The reasons for choosing to run for the position of school trustee were as follows: wanted to help improve quality of education (42.7%); wanted to develop a closer association with education (15.3%); wanted to improve communications (8.1%); wanted to influence policy in a specific area of concern (6.5%); wanted to use my previous leadership experience (5.6%); "other" (4.8%; these included responses such as "I believe the Lord was calling me to do it,""nobody else would," "to learn how system worked,"and "educational preservation and offerings important in maintaining a rural lifestyle"); and monetary concerns (0.8%). Of those trustees who had sought re-election, 73.1% did so because they "wanted to make contributions at the school government level," 7.8% "wanted to prevent less desirable from controlling the board," 5.1% "wanted to prevent undue influence from particular pressure groups," 1.3% "wanted to promote a personal issue," and 12.8% had other reasons (these other reasons included comments about the need to learn more, the finishing of tasks, and the desire to improve education).


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School Division Information

Trustees were asked to estimate how the present enrollment in their school division compared with that of January 1985 (a decade earlier); 9.3% estimated an increase of 25% or more, while 14.4% estimated a decrease of 25% or more; 5.05% estimated an increase between 15% and 25%, while 17.0% estimated a decrease between 15% and 25%; 10.1% estimated an increase between 5% and 15%, while 29.6% estimated a decrease between 5% and 15%; 13.6% estimated an increase of less than 5% while 0.8% estimated a decrease of less than 5%. In other words, 62% of trustees indicated 5-25+% decreases in estimated enrollments over the last decade compared to 25% whose enrollments had increased by 5-25% in same period.

The majority (86.3%) of trustees were in divisions with 10 or fewer schools; 6.1% were in divisions with 11 to 20 schools; 0.8% with 21 to 30 schools; 0.8% with 31 to 40 schools; 2.3% with 41 to 50 schools; and 3.8% with 51 or more schools. The number of full-time equivalent instructional staff in the trustees' divisions were: 100 or less for 73.6% of the respondents; 101 to 200 for 19.4%; 201 to 400 for 0.8%; 401 to 600 for 0.8%; 801 to 1000 for 4.7%; and 1001 or more for 0.8%.

One hundred and four (79.4%) of the trustees were from public school divisions, 24 (18.3%) were from separate school divisions, and three (2.3%) were from fransaskois school divisions. The school divisions were described as rural by 54.2% of the respondents, small town by 16.0%, moderate size city by 21.4%, and larger city (150,000+) by 8.4%.

Only 14.6% of the trustees served divisions that provided child/day-care and/or preschool; 31.8% had school-business partnerships; and 32.1% had a formal volunteer program.


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Board Composition

Most of the trustees (58.5%) reported that the majority of the trustees in their school division obtained their positions through election rather than acclamation, while only 34.8% believed that a majority of trustees obtained their positions by election (58.1%). The number of trustees on the Division Board was five for 29.2% of respondents, six for 26.2%, seven for 33.1%, eight for 7.7%, nine for 1.5%, and ten for 2.3%. The average length of service of present board members was estimated by 23.2% to be 1 to 3 years, 4 to 6 years (48.9%), 7 to 9 years (24.0%), and 10 or more years (1.6%).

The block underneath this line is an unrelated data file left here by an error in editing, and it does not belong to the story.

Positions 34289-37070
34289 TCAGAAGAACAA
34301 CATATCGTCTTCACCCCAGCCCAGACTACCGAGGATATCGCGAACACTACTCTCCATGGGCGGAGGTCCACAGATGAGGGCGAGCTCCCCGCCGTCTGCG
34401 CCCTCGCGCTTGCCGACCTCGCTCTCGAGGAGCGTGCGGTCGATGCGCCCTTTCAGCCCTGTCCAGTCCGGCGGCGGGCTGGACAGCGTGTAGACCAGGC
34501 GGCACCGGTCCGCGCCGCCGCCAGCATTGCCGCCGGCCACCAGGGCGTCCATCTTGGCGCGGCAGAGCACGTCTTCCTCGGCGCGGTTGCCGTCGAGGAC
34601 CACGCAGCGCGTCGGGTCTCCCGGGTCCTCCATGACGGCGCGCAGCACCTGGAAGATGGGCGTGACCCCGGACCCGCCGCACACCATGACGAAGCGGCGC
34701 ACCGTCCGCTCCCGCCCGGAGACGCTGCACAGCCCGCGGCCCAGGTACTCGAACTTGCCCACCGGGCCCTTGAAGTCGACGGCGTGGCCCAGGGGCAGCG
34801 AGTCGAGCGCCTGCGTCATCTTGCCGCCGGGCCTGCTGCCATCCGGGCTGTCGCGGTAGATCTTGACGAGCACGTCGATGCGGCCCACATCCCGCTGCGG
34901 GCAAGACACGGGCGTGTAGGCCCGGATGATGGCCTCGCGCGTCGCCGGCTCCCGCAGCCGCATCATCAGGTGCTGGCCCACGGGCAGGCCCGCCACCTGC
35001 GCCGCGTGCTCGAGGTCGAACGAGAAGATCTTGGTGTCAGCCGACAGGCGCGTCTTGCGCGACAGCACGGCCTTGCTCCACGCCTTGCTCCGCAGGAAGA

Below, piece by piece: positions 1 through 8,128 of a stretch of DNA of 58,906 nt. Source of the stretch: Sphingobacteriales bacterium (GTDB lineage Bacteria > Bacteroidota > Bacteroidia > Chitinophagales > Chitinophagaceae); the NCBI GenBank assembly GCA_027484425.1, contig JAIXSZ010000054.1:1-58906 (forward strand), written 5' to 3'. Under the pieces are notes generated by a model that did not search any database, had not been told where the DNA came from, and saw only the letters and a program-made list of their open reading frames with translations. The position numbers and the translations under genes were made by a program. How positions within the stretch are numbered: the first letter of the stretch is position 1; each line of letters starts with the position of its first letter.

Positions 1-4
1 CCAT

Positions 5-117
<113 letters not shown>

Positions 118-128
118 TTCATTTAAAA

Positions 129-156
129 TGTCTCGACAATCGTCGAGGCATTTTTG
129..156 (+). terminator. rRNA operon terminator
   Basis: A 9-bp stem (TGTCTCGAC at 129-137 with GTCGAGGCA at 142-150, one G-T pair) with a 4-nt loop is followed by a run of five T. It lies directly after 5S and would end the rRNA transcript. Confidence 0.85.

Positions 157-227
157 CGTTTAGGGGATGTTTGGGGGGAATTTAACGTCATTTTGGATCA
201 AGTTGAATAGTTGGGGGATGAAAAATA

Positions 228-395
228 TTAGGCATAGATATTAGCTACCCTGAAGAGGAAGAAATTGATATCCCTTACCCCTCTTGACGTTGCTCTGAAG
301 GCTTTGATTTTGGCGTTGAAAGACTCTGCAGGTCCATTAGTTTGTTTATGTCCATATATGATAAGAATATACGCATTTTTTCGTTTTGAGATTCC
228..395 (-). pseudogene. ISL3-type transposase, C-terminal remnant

Table 2 provides the number of respondents that served boards with the given numbers of members from gender and racial groups. The reader will notice First Nations, visible minority, and females are each under represented groups on these boards.

Table 2. Number of trustees serving boards with particular numbers of members from gender and racial groups.

One quarter (25.2%) of the respondents claimed that racial/ethnic changes had occurred in their school division over the past 5 years. Almost all boards' policies (92.0%) allowed more than one member of a family to be employed by the board.

Just over half (51.6%) of respondents were parts of boards that met once a month, 41.4% met twice a month, 6.3% three times a month, and 0.8% only as needed. The agenda for board meetings was prepared by the director only for 22.1% of respondents, by the Board chairperson only for 2.3%, was a shared responsibility for 52.7%, and in other ways for 22.9% (these other ways were: secretary treasurer only for 20 respondents; secretary-treasurer and director for five respondents; director, secretary-treasurer, and board chair for two respondents; director and board chair for one respondent, director and superintendent of administration for one respondent, and a standard agenda for one respondent).

Orientation for new board members was provided by the director in 38.9% of the respondents' school divisions, an experienced member in 13.0%, by two or more people in 33.6%, and by "others" for 10.7% (for 10 respondents this was the SSTA school for new trustees; others giving orientation were the secretary treasurer alone and consultants); no formal orientation was provided in 20.6%; and 1.5% of respondents did not know who provided orientation.


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Community Involvement

Community participation in the school division's decision making process was viewed as "more important than in previous years" by 52.7%; "about as important as it has always been" by 43.5%; and "less important" by 0.8%; and 3.1% did not know about the relative importance of community participation over the years. Parents and community were viewed as "more willing to participate" in school-related decision-making by 43.8% of the trustees, as "about the same" by 49.2%, and "less willing to participate" by 3.8%, while 3.1% did not know. The frequency that trustees sought community involvement in decision-making was "all the time" for 7.8%, "frequently" for 35.7%, "seldom" for 8.5%, "when required" for 45.7%, and "never" for 2.3%.